Arizona State professor, author raises ethical issues

Michael C. Lewis

If you get too much change at the grocery store, would you give it back? If you have the answers for your final exam in ethics, would you use them?

We are faced with difficult choices like these everyday. Last night, Marianne Jennings, author, columnist and professor at Arizona State University, spoke about why ethics matter and what each of us can do about it. She said the “state of the union on ethics” is not good.

More than 300 students, faculty and guests met in the Student Center Ballroom as Jennings took center stage.

She gave vivid examples of the ethical situations we put ourselves in daily. She referred to the various corporate scandals from Enron to WorldCom to Martha Stewart, whose company shares have dropped from $70 to $6.

“Why do smart people do dumb things?” Jennings asked.

“The first reason is they overestimated their abilities,” Jennings said. “They could no longer fix the problem themselves. For most individuals it’s always in the name of a good cause.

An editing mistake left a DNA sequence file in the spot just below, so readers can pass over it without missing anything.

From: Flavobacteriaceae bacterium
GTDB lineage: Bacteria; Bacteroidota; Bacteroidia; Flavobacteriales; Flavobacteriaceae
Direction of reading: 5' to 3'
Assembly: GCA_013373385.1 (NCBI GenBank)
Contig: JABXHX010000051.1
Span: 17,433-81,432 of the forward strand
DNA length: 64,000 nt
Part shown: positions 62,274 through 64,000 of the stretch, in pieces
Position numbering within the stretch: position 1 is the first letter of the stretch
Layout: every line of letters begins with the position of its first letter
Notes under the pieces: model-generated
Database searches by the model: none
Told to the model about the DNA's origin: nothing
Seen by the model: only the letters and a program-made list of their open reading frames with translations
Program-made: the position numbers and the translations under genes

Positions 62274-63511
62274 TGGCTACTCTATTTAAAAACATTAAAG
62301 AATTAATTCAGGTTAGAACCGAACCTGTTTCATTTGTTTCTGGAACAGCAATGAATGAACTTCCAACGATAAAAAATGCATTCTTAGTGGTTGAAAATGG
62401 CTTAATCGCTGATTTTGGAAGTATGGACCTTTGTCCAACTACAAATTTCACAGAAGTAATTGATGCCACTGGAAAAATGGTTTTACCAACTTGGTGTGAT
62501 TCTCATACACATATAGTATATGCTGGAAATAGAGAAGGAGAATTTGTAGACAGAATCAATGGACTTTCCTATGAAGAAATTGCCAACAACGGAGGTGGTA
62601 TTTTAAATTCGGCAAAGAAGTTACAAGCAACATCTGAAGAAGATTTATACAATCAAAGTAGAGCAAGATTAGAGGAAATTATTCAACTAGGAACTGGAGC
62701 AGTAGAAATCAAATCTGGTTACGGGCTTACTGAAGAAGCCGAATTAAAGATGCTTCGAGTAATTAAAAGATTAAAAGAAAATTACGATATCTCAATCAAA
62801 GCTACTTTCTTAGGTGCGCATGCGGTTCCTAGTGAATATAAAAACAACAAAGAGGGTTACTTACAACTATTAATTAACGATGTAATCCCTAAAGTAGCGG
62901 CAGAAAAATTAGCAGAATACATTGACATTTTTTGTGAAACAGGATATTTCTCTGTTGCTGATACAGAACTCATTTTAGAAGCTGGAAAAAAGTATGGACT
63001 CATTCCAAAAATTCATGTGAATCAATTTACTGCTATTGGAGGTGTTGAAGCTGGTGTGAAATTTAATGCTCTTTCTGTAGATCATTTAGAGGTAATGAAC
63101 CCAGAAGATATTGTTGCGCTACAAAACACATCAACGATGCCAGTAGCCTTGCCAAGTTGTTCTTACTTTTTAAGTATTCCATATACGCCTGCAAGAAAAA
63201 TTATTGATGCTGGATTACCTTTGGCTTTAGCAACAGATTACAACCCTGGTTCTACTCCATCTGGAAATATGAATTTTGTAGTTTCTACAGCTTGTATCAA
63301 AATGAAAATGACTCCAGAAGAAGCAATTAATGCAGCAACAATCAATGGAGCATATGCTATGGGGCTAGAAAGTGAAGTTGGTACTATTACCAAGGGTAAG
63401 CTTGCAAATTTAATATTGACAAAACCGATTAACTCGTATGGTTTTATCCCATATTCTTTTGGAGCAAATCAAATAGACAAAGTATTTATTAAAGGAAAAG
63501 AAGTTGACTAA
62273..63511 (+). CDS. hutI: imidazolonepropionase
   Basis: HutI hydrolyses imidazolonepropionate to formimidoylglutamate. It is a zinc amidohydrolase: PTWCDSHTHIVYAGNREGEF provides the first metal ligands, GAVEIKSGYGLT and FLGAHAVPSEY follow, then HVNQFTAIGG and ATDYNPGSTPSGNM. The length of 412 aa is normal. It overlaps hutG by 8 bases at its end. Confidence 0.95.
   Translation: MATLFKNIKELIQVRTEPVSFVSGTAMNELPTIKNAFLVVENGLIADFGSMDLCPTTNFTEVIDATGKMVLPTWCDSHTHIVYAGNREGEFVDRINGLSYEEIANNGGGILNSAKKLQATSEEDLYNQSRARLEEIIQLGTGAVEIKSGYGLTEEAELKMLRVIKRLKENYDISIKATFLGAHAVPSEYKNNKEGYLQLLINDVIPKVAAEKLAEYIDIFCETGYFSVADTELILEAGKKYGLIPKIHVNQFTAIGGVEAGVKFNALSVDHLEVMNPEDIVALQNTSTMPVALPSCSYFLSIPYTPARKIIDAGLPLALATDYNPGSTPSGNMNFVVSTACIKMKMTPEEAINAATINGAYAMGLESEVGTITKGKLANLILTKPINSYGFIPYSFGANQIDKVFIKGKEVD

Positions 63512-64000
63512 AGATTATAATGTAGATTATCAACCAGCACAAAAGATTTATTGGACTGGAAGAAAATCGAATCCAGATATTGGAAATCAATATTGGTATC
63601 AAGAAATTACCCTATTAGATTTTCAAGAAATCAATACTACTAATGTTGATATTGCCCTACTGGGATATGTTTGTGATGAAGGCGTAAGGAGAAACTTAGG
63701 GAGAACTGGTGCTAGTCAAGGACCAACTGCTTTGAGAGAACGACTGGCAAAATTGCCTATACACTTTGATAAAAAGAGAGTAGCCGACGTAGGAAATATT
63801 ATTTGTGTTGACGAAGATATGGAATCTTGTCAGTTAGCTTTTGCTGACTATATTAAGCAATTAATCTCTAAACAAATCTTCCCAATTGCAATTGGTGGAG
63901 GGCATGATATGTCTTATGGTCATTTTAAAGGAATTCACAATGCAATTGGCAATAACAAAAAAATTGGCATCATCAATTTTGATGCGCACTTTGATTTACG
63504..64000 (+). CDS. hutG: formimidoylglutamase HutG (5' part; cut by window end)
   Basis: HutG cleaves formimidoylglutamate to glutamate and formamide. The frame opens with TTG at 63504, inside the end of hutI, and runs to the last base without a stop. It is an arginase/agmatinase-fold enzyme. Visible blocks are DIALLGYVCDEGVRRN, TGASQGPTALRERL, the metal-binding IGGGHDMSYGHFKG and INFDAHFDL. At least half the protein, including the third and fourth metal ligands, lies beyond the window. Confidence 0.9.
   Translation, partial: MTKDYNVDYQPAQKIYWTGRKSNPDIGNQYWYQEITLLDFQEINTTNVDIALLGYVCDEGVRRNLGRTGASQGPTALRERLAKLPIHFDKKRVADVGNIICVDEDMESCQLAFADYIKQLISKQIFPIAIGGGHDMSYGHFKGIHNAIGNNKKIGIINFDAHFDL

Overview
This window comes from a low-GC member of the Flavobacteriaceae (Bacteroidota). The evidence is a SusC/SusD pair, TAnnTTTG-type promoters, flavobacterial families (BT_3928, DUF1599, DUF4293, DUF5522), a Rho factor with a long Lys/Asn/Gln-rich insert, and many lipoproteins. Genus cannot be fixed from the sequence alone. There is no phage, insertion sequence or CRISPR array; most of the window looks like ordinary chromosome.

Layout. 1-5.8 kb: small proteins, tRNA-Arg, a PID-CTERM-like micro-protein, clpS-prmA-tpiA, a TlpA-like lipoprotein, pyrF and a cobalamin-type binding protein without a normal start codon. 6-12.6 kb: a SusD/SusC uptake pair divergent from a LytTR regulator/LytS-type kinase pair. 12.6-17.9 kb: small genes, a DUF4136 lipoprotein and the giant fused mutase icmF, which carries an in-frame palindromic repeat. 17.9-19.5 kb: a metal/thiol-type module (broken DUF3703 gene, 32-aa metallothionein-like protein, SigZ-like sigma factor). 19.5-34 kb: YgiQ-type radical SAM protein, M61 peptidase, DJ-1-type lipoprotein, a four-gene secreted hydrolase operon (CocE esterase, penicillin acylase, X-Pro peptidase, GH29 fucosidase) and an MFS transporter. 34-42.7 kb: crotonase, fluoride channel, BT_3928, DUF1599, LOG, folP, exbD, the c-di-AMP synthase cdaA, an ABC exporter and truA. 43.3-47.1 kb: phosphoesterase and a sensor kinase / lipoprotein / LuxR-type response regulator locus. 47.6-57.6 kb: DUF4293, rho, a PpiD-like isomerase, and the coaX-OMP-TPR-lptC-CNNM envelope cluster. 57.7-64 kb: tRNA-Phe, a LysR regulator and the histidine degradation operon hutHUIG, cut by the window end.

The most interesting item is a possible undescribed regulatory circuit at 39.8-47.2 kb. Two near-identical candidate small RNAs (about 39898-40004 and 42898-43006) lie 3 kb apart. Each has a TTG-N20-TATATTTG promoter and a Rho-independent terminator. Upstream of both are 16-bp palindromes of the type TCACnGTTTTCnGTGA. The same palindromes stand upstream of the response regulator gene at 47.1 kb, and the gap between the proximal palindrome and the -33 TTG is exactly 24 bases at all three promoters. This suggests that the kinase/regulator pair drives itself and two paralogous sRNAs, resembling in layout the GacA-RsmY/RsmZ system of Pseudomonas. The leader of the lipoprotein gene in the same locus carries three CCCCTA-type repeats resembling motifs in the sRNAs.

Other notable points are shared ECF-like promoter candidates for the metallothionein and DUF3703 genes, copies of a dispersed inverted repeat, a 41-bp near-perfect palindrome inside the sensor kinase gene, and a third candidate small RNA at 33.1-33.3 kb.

“The second reason is they didn’t learn what we are learning tonight — the probability is very high that the truth will come out,” Jennings said. “They underestimate the truth.”

According to Jennings, most things have a way of working themselves out. On the other hand, there are unethical actions taking place, but people choose not to report them.

Jennings said 65 percent of professionals polled did not report unethical behavior. They feared retribution or corrective action against themselves, and they also feared accusations of not being a team player.

“Should I do this?” asked Jennings. “As Jeff Goldblum asked in Jurassic Park, we should spend more time asking ‘should we’ not ‘could we.’”

Jennings ended her presentation with one “golden” message: “Treat others how you want to be treated.”

Chris Fox, senior economics and psychology major, said making the decision to not do something is easy. The much harder question is, “Why should one choose to be ethical?”

“If a business makes an ethical decision, they might lose money in the long run,” Fox said. “Competition seems to drive ethical businesses out.”

Junior accounting major Mandy Geabler admitted she had an opportunity to cheat in high school on her final exam, but she chose not to. The students who did cheat were caught.

According to Jennings, 62 percent of high school students cheated on an exam in the last year.

“I always look out for myself, but at the same time, you’ve got to do the right thing,” Geabler said. “I can see why a lot of people don’t come out and tell somebody. It depends on the situation.”

Contact ethnic affairs reporter Michael Lewis at [email protected].